OSHA requirements are set by statute, standards and regulations. Our interpretation letters explain these requirements and how they apply to particular circumstances, but they cannot create additional employer obligations. This letter constitutes OSHA's interpretation of the requirements discussed. Note that our enforcement guidance may be affected by changes to OSHA rules. Also, from time to time we update our guidance in response to new information. To keep apprised of such developments, you can consult OSHA's website at http://www.osha.gov.

September 30, 1985

MEMORANDUM FOR:          BYRON R. CHADWICK
                         Regional Administrator-VIII

FROM:                    JOHN B. MILES, Jr., Director
                         Directorate of Field Operations

SUBJECT:                 Interpretation of 29 CFR 1926.950(a).

This reply is in response to your memorandum of September 5, on the same subject.

As presently constituted under Subpart V-Power Transmission and Distribution, 1926.950(a) is not to be used to cite hazards involving repair of these systems. The OSHRC Decision dated May 2, 1977 Docket No. 11107 is attached for further information on this subject.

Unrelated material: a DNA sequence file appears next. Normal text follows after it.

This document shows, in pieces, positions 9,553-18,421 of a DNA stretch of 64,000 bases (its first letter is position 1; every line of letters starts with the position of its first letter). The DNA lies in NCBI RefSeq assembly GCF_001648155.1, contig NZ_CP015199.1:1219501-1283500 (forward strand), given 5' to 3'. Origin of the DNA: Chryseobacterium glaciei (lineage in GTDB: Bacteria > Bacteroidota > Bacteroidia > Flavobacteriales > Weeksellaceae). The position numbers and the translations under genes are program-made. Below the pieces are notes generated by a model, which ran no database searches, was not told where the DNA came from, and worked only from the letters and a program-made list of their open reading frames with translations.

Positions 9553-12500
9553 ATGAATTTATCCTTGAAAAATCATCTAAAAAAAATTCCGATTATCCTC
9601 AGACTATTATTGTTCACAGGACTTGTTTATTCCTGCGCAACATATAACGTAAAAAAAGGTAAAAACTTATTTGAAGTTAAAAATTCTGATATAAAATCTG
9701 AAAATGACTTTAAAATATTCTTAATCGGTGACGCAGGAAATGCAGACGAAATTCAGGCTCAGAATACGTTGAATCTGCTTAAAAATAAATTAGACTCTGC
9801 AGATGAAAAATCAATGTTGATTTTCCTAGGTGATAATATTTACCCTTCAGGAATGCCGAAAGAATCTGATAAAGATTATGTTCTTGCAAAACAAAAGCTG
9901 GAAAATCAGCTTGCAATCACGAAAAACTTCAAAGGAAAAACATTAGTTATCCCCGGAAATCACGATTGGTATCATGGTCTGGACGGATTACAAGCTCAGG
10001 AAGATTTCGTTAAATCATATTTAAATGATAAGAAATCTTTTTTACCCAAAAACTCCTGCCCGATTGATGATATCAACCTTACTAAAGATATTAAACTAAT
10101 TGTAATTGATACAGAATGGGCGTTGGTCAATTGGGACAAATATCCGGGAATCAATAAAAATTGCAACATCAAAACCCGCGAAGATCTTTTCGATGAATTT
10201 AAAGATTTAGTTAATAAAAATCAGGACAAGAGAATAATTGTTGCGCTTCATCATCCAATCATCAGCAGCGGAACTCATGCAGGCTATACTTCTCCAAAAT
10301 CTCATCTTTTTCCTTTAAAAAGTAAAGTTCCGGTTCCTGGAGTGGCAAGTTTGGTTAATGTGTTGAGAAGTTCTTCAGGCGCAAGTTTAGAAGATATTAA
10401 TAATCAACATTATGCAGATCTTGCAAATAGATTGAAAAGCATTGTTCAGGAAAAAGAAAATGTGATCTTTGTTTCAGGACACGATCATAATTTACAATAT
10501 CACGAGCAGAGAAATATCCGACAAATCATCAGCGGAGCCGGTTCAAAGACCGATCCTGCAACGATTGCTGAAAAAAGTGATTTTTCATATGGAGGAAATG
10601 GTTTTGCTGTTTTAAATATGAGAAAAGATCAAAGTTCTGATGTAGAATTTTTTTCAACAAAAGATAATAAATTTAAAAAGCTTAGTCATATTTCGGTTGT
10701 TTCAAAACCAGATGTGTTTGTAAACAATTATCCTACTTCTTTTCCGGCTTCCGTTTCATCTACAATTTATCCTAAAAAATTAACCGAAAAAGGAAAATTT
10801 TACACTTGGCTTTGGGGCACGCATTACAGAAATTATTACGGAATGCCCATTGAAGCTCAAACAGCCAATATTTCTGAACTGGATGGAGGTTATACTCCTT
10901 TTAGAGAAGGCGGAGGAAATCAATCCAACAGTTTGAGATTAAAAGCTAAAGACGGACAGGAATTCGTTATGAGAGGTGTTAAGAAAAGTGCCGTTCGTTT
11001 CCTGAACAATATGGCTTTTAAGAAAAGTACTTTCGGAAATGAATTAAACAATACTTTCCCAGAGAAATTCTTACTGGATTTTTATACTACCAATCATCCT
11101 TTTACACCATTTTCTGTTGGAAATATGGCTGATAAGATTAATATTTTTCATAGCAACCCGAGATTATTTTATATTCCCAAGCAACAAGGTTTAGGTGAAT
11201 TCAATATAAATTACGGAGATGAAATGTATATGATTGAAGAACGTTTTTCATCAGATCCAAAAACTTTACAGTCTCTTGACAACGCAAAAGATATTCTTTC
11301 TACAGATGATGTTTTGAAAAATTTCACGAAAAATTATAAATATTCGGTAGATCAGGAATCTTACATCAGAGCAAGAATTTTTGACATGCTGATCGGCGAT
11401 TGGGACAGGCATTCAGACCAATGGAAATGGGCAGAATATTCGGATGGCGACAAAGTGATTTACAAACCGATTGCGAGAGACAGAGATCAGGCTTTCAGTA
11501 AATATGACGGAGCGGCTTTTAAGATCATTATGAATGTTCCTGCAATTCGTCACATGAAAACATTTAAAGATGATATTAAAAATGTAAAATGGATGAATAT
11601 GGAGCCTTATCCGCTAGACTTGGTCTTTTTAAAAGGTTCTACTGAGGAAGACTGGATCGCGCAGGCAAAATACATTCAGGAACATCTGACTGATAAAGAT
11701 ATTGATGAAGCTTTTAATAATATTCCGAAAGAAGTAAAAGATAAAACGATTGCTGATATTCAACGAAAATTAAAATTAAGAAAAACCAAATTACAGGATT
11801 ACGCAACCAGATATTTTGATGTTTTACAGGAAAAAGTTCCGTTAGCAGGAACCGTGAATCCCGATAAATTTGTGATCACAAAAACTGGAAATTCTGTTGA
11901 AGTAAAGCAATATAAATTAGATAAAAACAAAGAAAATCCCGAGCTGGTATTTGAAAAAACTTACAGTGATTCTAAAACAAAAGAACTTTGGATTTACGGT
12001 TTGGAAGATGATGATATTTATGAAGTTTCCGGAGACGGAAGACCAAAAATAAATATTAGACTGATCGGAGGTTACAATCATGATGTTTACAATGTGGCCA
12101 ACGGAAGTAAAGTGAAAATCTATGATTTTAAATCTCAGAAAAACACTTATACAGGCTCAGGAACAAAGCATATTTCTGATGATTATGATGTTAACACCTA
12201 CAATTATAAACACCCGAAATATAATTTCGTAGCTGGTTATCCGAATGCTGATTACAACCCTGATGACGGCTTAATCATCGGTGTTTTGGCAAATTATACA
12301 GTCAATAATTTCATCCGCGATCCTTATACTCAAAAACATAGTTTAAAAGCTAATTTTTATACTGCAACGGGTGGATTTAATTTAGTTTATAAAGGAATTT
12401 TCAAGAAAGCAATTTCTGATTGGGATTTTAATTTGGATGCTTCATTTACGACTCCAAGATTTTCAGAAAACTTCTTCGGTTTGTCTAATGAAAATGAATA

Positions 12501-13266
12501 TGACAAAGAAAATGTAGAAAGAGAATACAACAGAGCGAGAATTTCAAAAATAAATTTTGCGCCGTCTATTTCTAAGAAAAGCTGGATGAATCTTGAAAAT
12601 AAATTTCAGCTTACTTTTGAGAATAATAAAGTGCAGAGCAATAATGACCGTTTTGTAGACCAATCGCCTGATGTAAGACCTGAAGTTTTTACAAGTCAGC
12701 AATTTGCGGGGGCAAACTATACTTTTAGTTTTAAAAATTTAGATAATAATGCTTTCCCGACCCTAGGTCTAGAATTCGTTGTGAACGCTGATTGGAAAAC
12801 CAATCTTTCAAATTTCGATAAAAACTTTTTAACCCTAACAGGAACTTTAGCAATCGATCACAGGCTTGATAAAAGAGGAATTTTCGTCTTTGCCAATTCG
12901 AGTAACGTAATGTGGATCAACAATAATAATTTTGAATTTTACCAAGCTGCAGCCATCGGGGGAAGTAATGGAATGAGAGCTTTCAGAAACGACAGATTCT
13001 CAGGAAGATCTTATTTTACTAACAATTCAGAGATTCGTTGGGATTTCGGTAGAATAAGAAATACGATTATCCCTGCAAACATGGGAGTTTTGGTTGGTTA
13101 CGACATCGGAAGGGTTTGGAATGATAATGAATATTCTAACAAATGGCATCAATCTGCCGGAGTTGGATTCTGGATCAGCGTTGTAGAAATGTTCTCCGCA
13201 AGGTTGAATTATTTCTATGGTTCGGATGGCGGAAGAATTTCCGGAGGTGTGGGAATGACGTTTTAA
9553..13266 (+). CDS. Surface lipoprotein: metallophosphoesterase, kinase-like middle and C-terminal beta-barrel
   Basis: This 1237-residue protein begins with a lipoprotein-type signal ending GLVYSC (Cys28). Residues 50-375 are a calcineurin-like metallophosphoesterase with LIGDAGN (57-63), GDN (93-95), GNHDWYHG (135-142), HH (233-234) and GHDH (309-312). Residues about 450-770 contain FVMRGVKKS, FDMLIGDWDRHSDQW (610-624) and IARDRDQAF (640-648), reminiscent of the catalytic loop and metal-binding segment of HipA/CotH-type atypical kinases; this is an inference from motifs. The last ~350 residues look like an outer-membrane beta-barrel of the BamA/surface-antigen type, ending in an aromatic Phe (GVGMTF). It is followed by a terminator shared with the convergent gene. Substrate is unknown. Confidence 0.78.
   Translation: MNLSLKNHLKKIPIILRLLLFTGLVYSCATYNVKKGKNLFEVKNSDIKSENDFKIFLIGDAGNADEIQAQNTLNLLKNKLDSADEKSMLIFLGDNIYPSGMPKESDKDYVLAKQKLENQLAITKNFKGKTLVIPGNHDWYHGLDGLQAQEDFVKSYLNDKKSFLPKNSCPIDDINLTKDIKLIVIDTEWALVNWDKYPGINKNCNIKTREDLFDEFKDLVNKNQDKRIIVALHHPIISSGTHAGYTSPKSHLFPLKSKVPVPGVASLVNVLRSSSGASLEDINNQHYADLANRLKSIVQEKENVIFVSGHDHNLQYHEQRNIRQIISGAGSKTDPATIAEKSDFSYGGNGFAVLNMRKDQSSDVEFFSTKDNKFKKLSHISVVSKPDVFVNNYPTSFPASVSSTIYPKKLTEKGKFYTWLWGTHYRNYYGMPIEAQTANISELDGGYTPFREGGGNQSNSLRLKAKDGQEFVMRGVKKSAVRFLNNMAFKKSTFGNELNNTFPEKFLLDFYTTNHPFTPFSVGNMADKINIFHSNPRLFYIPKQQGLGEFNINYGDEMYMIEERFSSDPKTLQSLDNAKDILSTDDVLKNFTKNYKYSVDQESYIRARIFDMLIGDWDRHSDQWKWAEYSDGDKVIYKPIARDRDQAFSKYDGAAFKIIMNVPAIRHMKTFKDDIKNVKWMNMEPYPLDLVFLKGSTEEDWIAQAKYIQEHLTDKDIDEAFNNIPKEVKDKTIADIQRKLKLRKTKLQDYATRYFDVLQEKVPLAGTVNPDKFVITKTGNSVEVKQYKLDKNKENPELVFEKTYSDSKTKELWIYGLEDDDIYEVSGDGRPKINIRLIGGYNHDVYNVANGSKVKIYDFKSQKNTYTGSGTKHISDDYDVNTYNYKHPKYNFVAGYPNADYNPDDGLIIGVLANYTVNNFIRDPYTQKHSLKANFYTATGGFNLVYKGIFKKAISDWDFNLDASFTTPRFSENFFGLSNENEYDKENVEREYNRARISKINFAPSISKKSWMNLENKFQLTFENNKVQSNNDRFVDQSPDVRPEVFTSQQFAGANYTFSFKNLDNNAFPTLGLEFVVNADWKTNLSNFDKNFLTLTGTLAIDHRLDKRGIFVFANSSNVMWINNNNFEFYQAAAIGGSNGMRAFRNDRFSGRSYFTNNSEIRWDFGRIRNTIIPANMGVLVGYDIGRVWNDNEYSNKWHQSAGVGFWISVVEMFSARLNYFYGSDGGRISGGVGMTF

It is suggested that under similar circumstances Chapter IV of the FOM be consulted for the evaluation of a potential 5(a)(1) situation. If the four elements of a 5(a)(1) violation cannot be established, a letter will be sent to the employer and the employee representative (with a copy to the Directorate or Field Operations through the Regional Administrator) describing the hazard and suggesting corrective action. See: FOM Chapter IV, A. 2. f. (2)(b) and Appendix C-1 of the IMIS Forms Manual.

It is important that the letter be utilized in this type of situation to indicate to the National Office the need for a standard covering repair of power transmission and distribution systems.

Attachment